Not all roads are created equal
Toll roads tell a story about economic impact, reliability and choice
When you get on a toll road, especially during rush hour, you can immediately tell the difference. There’s an ease of movement, lack of stop-and-go traffic and few, if any, bumps. Across the United States, toll roads are improving journeys for countless travelers. The broader impact and untapped potential of toll roads, however, is a lesser told story.
When no road is free
Whether it’s financed by users, or by the local or state government, you’re paying to drive on roads. While some may avoid user-financed roads, the small fee you pay to drive on them goes toward much more than a simple trip from Point A to Point B
In addition to faster travel speeds, little to no congestion and well-maintained road surfacing, road users are choosing toll roads for the courtesy roadside assistance, 24/7 traffic incident monitoring and reporting and the dedicated teams prepared to proactively plow and manage the roads in snowstorms.
User-financed roads are there to provide drivers a service, and for the road to continue to exist, it must provide a quality service worth paying for. Meaning it’s much harder for a tolled roadway to neglect regular maintenance or to ignore increasing levels of traffic and congestion, because if it doesn’t, the traveling public would stop using them.
Toll roads offer a solution
Since 2010, Colorado has grown by almost 700,000 people, averaging an influx of 60,000 to 70,000 new residents each year. Most of these new residents reside along the Front Range, from Denver to the surrounding cities. As the population grows, so does frustration with transportation infrastructure. A holistic set of mobility options are being promoted throughout the state (walking, biking, transit and more), but travel by car isn’t going away any time soon.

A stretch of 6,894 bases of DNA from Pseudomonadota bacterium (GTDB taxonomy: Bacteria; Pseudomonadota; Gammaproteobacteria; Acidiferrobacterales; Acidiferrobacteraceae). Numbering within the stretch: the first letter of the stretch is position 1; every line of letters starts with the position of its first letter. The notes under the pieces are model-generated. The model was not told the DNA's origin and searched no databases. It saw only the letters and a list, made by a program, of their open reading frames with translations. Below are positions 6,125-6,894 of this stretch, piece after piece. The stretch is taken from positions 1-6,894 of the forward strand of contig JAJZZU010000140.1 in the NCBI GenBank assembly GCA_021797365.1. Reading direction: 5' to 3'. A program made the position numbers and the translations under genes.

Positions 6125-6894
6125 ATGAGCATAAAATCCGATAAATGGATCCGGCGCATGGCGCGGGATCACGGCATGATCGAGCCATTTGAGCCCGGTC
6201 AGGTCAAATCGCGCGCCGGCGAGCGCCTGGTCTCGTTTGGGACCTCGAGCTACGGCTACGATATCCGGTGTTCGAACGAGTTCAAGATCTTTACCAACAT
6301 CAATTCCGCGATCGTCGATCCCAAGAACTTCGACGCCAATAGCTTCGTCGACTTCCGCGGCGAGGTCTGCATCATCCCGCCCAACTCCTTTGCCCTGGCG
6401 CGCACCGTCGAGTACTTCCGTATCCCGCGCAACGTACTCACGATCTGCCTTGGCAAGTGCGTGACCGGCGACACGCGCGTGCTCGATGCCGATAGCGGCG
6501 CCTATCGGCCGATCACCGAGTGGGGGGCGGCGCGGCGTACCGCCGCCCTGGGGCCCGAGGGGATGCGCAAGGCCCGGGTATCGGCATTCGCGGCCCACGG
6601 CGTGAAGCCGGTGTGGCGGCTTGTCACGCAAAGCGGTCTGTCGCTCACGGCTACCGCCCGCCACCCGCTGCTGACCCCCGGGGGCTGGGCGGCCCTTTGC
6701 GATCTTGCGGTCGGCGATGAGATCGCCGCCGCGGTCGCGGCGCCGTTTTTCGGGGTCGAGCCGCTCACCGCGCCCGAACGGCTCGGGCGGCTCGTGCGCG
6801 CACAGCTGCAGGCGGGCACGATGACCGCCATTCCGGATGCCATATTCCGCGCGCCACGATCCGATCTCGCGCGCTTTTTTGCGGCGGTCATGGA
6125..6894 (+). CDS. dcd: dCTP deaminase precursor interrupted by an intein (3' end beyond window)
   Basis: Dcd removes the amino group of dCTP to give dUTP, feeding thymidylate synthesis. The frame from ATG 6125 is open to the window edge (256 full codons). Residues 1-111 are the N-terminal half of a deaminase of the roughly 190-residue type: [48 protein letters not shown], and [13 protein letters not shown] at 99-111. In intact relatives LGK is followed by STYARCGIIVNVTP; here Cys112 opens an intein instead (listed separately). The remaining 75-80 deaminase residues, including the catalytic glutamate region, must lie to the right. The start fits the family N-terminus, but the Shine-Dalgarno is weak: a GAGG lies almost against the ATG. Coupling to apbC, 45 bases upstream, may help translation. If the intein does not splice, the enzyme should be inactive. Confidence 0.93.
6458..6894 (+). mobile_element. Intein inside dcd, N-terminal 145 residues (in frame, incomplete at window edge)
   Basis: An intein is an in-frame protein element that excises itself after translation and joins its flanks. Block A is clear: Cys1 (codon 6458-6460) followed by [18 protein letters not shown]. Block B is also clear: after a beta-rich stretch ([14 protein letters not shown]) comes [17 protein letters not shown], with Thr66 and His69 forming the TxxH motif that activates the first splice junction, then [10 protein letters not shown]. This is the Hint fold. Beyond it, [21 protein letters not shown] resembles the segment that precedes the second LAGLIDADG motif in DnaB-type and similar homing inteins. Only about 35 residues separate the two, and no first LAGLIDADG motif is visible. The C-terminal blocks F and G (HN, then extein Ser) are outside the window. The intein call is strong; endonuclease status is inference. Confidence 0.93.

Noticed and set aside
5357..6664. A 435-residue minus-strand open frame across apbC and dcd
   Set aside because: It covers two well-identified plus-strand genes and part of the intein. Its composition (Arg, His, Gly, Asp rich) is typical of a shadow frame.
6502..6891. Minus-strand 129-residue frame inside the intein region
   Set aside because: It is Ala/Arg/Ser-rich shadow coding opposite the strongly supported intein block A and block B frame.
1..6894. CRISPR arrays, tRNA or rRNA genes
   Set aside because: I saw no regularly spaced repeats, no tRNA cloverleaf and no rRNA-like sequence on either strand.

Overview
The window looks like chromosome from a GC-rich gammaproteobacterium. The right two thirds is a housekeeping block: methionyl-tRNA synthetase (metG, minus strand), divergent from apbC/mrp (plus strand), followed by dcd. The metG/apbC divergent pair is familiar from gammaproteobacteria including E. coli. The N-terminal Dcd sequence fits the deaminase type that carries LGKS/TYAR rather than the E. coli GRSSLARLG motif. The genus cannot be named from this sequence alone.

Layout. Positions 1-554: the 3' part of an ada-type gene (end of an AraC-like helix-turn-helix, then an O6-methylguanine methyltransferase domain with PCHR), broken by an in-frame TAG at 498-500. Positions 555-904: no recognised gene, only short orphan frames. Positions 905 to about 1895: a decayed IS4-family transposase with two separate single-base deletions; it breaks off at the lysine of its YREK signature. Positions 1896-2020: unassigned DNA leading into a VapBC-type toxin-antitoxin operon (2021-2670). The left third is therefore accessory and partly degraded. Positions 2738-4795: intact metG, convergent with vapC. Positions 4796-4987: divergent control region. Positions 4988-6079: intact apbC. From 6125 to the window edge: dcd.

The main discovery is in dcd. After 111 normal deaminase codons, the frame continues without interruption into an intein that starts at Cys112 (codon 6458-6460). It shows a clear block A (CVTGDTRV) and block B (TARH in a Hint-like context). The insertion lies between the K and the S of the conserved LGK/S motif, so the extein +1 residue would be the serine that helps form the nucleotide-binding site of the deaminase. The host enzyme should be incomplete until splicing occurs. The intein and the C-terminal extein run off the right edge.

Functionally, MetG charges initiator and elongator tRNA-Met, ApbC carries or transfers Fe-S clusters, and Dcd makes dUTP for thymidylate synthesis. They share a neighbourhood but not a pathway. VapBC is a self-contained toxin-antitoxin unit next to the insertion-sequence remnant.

This hockey stick growth and frustration is juxtaposed by failed ballot measures at the local level looking to increase funding for public transportation initiatives as well as diminishing returns from existing funding sources. Nationwide, the gas tax, which is traditionally used to fund public transportation projects and improvements to existing infrastructure, has not been increased in more than 20 years. As a result, the Federal Highway Trust Fund is expected to hit a shortfall by the end of 2021, and the Congressional Budget Office projects this outlay will cumulatively reach $119 billion by 2028.
Meanwhile, toll roads have proven to be a reliable means of funding and maintaining roadways throughout the United States, including Colorado. In Denver, local toll roads have been formed through efforts in regional collaboration to address mobility needs and have proven successful by showing year-over-year growth.
The impact goes beyond the roadway
A growing number of road users are opting to travel on toll roads. In the Denver Metropolitan area, tens of millions of transactions are captured on these user-financed roadways each year. But the impact goes beyond the roadway. Along the E-470 corridor alone, third-party analysis shows that:
- Property values along the corridor increased from $97.7 billion in 2015 to $157.3 billion in 2019, an increase of $59.4 billion in five years.
- Since 2015, the area along the corridor grew by approximately 20,000 persons, a year and approximately10,500 jobs, a year.
- This roadway saves residents from an additional 43.2 million hours of driving per year (three times the amount in 2015), translating to $446 million in annual travel time savings.
These numbers show that the benefits of toll roads matter not just in the car, but also outside of it. While government struggles to fund much needed improvements to public infrastructure and transportation, consumers are faced with a choice, and it’s worth keeping in mind that toll roads offer a choice – you’re paying either way, after all.
(This sponsored content was provided by E-470.)
Jessica Carson is the director of operations at the E-470 Public Highway Authority, leading the operations team in everything from tolling services to public relations.